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Why Positive Thinking Is a Trap

January 5, 2012

Here’s why being too positive– and ignoring constructive negative criticism from employees– can be bad for business.

In 2010, Hewlett-Packard acquired struggling software-maker Palm for a reported $1.2 billion, and then built their highly-anticipated TouchPad using Palm’s webOS software. The TouchPad turned into one of last year’s most expensive flops– yanked off the market in just seven weeks.

What do these two disastrous moves have in common? The webOS mobile operating system, designed by Palm and bought by HP.

Former insiders now say that webOS never had a chance, according to a New York Times report. People involved with creating and implementing products based on webOS say the operating system was deeply flawed, the technology on which it was based wasn’t mature enough, and the company had “neither the right leaders nor the right engineers to do the job.”

But even though some people at Palm and HP clearly saw the problems, there was never a chance of them coming forward because of a flaw that affects executives: The power of overly positive thinking and the resistance to constructive negativity.

Almost as soon as you start working in business, you hear the chants that take the form of an old song lyric: Accentuate the positive, eliminate the negative. And it’s true that unrestrained negative thinking in its various forms can kill a new idea or initiative faster than kryptonite can do in Superman.

But what many executives never learn is that relentless happy thoughts are as destructive as unbridled negativity.

Sometimes employees who grouse, “We’ve tried it before,” really do want to shut down anything new. Other times, they’re right and see a fatal flaw because they’ve run into in the past. Or perhaps they simply see a problem that may be barely discernible now, but that will grow to overwhelming proportions.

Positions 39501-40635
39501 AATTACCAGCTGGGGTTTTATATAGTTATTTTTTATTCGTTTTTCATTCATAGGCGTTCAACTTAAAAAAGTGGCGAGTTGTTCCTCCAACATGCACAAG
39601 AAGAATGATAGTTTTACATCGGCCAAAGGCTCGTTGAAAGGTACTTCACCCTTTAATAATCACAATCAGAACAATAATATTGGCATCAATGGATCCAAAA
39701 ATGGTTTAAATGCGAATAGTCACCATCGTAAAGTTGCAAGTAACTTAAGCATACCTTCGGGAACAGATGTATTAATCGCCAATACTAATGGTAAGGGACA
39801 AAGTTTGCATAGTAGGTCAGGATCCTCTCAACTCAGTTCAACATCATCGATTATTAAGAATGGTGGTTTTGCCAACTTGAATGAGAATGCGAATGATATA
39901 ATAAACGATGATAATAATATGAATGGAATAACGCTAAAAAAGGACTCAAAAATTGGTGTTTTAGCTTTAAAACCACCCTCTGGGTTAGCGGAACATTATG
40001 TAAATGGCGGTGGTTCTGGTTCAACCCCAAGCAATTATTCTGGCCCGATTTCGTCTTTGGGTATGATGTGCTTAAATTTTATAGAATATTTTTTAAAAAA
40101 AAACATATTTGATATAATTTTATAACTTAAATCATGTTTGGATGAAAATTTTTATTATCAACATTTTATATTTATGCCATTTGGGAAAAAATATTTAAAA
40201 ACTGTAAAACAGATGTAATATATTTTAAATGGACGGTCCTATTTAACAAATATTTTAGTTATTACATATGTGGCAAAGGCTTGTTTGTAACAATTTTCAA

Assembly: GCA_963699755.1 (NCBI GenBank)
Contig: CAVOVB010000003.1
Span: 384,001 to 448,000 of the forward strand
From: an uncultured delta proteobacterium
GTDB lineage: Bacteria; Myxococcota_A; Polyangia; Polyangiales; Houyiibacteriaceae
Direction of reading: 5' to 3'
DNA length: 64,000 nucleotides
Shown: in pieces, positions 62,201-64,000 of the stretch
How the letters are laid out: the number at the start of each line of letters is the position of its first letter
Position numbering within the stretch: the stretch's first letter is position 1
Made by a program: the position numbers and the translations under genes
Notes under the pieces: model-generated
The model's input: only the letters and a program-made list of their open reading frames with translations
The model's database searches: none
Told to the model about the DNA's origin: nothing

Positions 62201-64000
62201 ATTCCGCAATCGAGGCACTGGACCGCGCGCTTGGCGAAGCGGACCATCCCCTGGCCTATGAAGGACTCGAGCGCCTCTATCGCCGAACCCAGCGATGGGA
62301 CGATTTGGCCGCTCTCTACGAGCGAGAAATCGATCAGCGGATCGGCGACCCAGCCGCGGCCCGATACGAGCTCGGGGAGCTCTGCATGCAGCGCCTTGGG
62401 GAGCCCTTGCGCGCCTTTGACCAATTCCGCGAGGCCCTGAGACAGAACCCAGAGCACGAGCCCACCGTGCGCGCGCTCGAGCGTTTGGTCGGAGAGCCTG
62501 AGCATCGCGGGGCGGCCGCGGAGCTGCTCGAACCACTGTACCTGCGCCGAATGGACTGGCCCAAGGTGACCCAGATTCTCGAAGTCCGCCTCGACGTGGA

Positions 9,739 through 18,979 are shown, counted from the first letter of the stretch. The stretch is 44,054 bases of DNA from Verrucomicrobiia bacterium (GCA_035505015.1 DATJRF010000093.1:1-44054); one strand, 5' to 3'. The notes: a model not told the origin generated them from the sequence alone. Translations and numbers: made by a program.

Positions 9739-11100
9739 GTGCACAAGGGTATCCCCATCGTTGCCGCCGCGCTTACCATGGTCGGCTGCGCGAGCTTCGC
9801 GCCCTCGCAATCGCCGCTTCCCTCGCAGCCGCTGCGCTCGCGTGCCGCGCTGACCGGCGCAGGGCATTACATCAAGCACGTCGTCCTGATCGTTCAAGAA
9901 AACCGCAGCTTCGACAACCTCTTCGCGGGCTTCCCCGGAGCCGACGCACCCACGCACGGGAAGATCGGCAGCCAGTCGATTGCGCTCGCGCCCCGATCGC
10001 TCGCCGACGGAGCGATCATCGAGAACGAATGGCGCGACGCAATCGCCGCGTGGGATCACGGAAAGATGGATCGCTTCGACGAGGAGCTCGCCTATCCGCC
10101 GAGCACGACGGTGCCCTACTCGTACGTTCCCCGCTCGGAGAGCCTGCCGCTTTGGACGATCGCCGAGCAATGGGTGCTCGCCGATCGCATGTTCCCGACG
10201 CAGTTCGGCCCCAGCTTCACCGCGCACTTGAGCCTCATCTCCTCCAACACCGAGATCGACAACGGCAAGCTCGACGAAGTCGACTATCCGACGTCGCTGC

There’s a major difference between being negative and recognizing the negative.

Smart strategy should take into account things that can go wrong — so you can create alternative plans and design around the limitations. You want to anticipate as many of the stumbling points as you can so you’re not taken by surprise and derailed.

But business is often unrealistic and unproductive. In fact, the relentless demand for happy news and smiling faces is itself a deeply ingrained form of negativity, if you consider that anything which can keep you from reaching your goals is a negative factor.

It’s time to give up the limitation of relentless optimism.

Want to change the world? That’s great. Go ahead and do it. But when you’re driving along, don’t ignore the sign that says the bridge ahead is out. Instead, welcome information that can keep you from a disaster and intelligently plan your detour. It may take a little longer, but at least you won’t end up at the bottom of a ravine.

Erik Sherman

Erik Sherman’s work has appeared in such publications as the Wall Street Journal, New York Times Magazine, Newsweek, the Financial Times, Chief Executive, Inc., and Fortune. He is a blogger for CBS MoneyWatch and Sherman also has extensive experience in corporate communications consulting and is the author or co-author of 10 books.


From → Technology

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